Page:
The catch? There is no official 5G standard in place as the powerful Institute of Electrical and Electronic Engineers (IEEE) has yet to officially endorse one.

However, operators, network equipment and device manufacturers are powering ahead with their own pre-standard takes on what 5G will look like. Device makers are expected to reveal their first 5G handsets in the first quarter of next year.

Last week, Vodafone fired the opening salvo in the looming 5G wars by showing us what 5G is capable of in terms of beam-forming to deliver 15Gbps speeds on the move. It said that switching on its NB-IoT network in Ireland last year was the first step in rolling out 5G.

And now, rival network Three is beginning its 5G skirmish by revealing a €100m plan to upgrade its network to go live with the new technology in the next 12 to 24 months.

In a report in The Irish Times this morning (15 February), CEO Robert Finnegan predicted that 5G will help bridge the rural-urban digital divide and potentially enable the same speeds in Donegal as users will enjoy in Dublin.

“You could get up to 100 times what you experience on 4G, potentially,” Finnegan was quoted as saying.

Finnegan said that Three’s approach will be to focus on fixed wireless access, an alternative to broadband over fibre.

In an interview with Three Ireland chief technology officer David Hennessy last year, the operator told that it is currently spending €400m on its network and IT consolidation and overall digital transformation.

The operator became one of the biggest in Ireland through its acquisition of O2 Ireland in 2014 for an estimated €850m.

Read the full article here

Data and the future of autonomous vehicles

The technology needed to bring autonomous vehicles to life is complex. For example, the following market landscape, from Vision Systems Intelligence, includes these components:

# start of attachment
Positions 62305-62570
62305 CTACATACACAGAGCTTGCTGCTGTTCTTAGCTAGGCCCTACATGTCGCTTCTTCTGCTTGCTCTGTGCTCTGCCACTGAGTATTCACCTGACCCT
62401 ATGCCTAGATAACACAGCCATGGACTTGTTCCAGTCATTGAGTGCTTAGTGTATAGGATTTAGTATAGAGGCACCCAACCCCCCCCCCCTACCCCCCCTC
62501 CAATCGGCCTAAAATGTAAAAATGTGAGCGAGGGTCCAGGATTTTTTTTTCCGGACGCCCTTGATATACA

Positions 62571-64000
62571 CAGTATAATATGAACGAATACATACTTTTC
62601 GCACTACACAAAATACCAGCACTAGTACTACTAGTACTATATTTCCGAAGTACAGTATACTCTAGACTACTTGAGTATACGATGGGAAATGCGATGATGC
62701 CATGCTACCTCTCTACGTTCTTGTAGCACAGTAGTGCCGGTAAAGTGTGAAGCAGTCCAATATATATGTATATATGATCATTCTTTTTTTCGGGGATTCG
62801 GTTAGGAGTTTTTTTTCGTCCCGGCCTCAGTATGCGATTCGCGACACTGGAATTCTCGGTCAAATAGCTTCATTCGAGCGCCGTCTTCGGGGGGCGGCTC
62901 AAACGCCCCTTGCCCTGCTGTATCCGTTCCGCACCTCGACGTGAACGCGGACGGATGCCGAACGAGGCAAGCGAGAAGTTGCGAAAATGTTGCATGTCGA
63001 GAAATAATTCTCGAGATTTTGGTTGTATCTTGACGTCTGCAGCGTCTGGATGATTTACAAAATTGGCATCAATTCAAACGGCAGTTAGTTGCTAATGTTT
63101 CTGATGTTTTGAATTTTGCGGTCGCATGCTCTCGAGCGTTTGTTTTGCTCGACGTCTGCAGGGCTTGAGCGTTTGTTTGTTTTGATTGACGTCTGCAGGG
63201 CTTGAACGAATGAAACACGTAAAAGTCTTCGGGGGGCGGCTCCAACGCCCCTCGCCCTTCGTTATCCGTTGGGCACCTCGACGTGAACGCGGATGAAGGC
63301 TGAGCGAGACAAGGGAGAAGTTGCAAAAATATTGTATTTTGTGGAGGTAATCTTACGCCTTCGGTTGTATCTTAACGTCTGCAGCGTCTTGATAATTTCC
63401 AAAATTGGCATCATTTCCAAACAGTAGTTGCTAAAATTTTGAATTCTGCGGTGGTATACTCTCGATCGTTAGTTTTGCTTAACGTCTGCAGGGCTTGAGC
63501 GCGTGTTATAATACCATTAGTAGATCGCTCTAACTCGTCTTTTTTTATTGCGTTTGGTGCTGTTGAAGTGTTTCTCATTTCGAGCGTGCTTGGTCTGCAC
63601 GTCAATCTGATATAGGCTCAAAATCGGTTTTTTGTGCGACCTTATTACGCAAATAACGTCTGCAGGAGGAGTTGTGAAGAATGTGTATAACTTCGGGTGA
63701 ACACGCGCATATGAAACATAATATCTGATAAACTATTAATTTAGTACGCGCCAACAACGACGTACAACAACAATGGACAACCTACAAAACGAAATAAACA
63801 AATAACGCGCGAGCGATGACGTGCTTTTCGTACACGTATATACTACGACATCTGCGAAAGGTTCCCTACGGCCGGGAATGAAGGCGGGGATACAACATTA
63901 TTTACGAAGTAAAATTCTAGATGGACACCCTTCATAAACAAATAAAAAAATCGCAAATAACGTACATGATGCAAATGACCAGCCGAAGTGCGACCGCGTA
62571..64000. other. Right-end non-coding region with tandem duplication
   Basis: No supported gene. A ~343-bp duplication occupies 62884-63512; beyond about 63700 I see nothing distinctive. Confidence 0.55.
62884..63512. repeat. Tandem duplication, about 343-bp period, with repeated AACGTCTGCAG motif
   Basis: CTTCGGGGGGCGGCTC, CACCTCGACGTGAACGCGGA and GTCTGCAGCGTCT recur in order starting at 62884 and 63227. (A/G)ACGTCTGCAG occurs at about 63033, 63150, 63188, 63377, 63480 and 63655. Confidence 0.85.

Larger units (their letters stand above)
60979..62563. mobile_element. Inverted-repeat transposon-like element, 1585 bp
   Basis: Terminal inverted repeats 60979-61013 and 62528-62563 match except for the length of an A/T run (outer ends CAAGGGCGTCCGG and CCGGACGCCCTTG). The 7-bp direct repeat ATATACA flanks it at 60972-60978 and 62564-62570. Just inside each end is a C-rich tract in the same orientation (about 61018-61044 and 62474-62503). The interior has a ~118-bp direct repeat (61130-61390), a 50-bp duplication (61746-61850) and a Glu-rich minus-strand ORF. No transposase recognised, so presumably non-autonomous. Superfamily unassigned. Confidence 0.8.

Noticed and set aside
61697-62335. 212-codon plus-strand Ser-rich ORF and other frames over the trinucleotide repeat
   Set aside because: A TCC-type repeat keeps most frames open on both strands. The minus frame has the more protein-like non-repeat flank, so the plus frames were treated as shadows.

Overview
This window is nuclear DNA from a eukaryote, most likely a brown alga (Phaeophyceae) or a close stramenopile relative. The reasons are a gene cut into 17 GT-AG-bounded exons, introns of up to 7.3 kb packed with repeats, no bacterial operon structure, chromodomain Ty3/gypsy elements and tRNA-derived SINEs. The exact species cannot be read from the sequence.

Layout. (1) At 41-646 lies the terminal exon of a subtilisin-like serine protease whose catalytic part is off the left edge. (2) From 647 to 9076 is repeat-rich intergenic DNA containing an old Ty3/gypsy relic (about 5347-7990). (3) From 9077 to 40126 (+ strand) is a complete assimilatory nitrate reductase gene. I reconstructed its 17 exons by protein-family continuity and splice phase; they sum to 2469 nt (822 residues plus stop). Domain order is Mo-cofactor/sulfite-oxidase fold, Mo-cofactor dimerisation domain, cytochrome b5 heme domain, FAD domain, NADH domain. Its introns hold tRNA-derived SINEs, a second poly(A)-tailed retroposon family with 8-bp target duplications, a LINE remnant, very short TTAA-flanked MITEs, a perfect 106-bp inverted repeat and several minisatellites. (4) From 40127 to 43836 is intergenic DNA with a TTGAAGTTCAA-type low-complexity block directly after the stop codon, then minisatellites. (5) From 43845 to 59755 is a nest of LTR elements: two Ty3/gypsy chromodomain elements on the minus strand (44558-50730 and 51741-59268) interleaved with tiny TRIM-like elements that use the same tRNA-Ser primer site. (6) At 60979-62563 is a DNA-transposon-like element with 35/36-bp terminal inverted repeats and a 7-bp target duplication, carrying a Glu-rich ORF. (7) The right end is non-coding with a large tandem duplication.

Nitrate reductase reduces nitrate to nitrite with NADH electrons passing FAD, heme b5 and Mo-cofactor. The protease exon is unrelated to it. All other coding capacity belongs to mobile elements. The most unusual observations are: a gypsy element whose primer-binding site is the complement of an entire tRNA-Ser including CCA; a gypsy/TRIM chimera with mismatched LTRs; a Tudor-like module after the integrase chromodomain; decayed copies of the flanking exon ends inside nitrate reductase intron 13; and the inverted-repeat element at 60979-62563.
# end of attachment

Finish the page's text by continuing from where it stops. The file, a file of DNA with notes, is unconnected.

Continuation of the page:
• Processing
  • Sensors
  • Connectivity
  • Mapping
  • Algorithms
  • Security / Safety
  • Development Tools

Aside from specific technologies, the unifying principle for any autonomous system, including vehicles, is data. The future automotive data ecosystem will include data from vehicles, sensors built into roads, communication with nearby vehicles, weather, and other sources.

This data ecosystem is highly complex and involves multiple parties in both the private sector and in government. As private companies develop technology and algorithms, they must partner with federal, state, and local governments that control the roads and make the policy decisions that will allow autonomous vehicles on the road.

It will take years to implement this complex environment completely. The Society of Automotive Engineers created a standard that describes progressive levels for vehicle automation:

The full article can be read here.

Autonomous drive is on Valeo’s radar

At the 2017 Frankfurt, IAA just-auto’s Calum MacRae met with Guillaume Devauchelle, vice president of innovation and scientific development at Valeo. During the show, Valeo unveiled that its future strategic direction would be determined by a focus on three industry megatrends: electric drive; autonomous drive and mobility.

In all three aspects, Valeo is a company playing to its strengths, but this seems to be particularly the case with autonomous driving where Valeo can deliver nearly all of the required systems. As Devauchelle observes, “I will not say 100%, but we can deliver nearly all of the required systems. With SCALA Lidar we are first in the market with Audi. Additionally, we do cameras, radar and ultrasonic sensors. Already we deliver 700,000 ultrasonic sensors a day so it’s a huge business for us.”